NBA guards are like Hollywood actresses—their bankability as stars seems to expire when they hit 35. However, at 38, an age by which Oscar Robertson, Jerry West, Magic Johnson and Michael Jordan had all retired, Stockton remains at the top of his game. Through Sunday he was second in the league in three-point shooting (50.7%) and in assists (9.3 per game). He needs more help on defense than he once did, but no other guard in league history has been so effective at such an advanced age.
They've been hit with everything but famine and pestilence over the last nine months, beginning with the death of guard Malik Sealy and continuing with the loss of forward Joe Smith because of improper contract maneuverings. The Smith fiasco resulted in owner Glen Taylor and vice president Kevin McHale stepping aside for a year, as well as the unprecedented stripping of four first-round picks in the next five drafts. Yet the Timber-wolves reeled off II straight wins heading into the All-Star break and are battling the Spurs and the Jazz for the Midwest Division lead. Minnesota might not have been the best team in the first half of the season, but it was the most resilient.
The Sonics' new coach (above) may be soft-spoken, but he's no pushover. Last month McMillan slapped a one-game suspension on point guard Gary Payton, his friend and former teammate, for insubordination; Payton responded by apologizing and by raising his level of play. McMillan's firmness let his team know he was in charge, and it reminded other coaches that they don't have to tiptoe around their stars.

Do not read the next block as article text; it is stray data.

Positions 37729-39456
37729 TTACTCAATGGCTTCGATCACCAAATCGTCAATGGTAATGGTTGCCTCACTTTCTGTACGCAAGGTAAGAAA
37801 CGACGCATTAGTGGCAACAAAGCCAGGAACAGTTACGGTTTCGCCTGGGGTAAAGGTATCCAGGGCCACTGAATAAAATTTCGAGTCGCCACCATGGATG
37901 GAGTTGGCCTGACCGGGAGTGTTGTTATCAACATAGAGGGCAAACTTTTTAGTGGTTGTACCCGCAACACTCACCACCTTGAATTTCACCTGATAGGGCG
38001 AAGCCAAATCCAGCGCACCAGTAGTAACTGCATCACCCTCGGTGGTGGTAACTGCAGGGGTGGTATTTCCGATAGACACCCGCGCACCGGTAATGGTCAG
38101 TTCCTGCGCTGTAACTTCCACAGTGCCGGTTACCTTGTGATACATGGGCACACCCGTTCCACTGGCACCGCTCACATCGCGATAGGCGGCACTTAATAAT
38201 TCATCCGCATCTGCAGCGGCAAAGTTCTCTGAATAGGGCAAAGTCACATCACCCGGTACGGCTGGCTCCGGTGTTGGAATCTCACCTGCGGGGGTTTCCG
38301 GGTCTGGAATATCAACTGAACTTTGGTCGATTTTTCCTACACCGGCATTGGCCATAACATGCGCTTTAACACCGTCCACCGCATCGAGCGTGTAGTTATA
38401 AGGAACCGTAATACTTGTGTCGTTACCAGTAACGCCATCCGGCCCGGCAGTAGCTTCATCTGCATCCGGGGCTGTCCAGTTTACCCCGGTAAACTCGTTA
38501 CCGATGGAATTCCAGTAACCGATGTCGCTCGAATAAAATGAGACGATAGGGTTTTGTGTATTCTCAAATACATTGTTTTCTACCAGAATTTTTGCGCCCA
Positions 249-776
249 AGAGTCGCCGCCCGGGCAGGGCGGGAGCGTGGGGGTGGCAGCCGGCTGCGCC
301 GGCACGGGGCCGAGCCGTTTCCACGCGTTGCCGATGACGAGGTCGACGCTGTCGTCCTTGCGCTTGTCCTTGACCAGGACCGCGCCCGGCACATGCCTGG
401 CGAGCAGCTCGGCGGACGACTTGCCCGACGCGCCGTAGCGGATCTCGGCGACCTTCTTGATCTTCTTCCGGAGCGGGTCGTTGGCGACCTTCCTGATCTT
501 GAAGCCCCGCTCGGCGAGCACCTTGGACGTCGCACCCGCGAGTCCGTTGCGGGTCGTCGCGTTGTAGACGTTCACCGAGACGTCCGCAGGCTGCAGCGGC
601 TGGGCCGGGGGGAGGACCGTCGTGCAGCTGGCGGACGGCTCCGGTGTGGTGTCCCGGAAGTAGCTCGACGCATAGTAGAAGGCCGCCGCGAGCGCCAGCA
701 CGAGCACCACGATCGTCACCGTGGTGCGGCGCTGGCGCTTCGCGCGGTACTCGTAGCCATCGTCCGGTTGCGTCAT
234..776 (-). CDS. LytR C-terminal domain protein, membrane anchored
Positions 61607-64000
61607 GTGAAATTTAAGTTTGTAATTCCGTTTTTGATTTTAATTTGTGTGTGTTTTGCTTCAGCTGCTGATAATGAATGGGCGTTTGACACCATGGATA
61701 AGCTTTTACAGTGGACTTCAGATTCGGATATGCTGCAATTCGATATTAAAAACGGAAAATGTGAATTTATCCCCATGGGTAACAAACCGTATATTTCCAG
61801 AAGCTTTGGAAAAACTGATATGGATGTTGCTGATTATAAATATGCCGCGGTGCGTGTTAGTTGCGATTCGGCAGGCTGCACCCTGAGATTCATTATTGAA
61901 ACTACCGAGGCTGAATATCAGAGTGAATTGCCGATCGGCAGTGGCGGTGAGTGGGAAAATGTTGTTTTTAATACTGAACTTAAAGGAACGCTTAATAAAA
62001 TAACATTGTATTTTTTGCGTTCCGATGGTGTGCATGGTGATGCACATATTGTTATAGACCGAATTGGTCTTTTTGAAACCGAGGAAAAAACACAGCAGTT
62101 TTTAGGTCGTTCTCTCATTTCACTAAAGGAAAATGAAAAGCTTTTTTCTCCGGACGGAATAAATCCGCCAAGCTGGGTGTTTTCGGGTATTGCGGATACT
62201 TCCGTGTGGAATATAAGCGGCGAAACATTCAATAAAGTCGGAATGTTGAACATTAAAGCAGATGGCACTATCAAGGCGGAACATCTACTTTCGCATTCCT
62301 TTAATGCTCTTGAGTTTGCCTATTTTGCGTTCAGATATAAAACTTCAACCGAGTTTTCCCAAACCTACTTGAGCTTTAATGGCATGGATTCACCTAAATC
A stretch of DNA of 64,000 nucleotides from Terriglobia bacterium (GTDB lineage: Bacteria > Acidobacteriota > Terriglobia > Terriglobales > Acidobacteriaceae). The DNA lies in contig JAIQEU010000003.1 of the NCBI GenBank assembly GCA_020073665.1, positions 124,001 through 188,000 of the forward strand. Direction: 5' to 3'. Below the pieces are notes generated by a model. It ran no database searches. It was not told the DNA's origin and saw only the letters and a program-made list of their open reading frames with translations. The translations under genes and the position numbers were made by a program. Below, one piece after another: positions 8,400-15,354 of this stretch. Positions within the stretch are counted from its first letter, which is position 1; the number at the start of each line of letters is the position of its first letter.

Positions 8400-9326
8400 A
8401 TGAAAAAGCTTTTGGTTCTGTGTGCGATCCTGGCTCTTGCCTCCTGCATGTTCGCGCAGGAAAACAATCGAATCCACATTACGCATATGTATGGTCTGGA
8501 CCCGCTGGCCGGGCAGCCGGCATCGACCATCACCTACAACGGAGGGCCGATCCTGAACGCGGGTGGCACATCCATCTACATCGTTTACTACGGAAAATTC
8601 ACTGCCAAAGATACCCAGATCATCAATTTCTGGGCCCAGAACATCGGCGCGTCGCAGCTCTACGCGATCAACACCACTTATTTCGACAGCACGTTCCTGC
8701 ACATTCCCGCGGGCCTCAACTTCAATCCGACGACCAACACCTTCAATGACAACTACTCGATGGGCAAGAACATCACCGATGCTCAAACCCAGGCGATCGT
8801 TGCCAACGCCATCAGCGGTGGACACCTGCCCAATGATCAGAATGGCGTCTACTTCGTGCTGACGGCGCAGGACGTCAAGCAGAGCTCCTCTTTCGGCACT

The third-year forward-center from Kentucky was averaging only 2.4 points and 2.5 rebounds at week's end, but since his insertion in the rotation on Nov. II, the Bucks have gone 28-13. It's not hard to imagine Pope generating positive vibes. "Every day I'm here is a beautiful day," he says. "It might end tomorrow, but if it does, it's been a beautiful experience. Nobody can argue that this is not the best job in the world. This is crazy, is what it is. To do what you love and get all these perks, it's mind-boggling, just mind-boggling."
The Rockets aren't getting much production from the 38-year-old Olajuwon for the $16.5 million they're paying him this season, and they're getting even less loyalty. The Dream went public with his desire to be released by Houston so he could sign with the Heat. One reason he wanted to leave, he said, is that Miami coach Pat Riley "knows h ow to use big men. He understands the game of big men at that level." Intentional or not, the remarks were a slap at coach Rudy Tomjanovich, who knew how to use Olajuwon well enough to win consecutive titles, in 1994 and '95. Olajuwon apologized, but he had already displayed an uncharacteristic lack of class.
The rookie class
Of the 58 players taken in last June's draft, the only player averaging more than 10 points at the All-Star break was New Jersey center Kenyon Martin (11.0). Moreover, no first-year draftee was averaging more than five rebounds. That's what happens when most of the lottery picks should still be lugging backpacks to English Lit.
Tim Duncan's foul shooting
After shooting a career-best 76.1% last season, the Spurs' All-Star forward had dipped to a Shaq-like 55.5% through Sunday, including games in which he was 11 for 21, 5 for 13, 3 for 10 and 0 for 7. Hack-a-Tim, anyone?
It's the worst fashion development since the Rockets changed uniforms. Players who looked dashing in a headband: Slick Watts, Wilt Chamberlain. Players who look goofy in one: everybody else.